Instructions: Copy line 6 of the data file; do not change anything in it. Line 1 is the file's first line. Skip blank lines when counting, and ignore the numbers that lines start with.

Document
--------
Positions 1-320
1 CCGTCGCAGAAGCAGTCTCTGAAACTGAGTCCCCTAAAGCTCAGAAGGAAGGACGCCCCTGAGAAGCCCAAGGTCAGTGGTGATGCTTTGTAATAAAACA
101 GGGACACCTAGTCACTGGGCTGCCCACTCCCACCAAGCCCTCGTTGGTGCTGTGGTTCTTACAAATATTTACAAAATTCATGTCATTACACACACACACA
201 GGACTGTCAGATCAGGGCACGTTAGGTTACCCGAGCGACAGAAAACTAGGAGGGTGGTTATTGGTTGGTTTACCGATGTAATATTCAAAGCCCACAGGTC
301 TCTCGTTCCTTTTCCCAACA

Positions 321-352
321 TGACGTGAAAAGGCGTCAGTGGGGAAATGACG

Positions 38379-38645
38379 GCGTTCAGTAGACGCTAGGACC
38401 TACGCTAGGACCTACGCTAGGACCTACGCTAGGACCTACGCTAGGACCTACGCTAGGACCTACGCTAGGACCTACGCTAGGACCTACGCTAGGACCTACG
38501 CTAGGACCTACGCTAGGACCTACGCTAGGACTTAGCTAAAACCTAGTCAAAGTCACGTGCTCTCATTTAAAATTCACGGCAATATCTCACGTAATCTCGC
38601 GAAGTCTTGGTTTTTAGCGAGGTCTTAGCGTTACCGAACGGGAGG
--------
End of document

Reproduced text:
Positions 321-352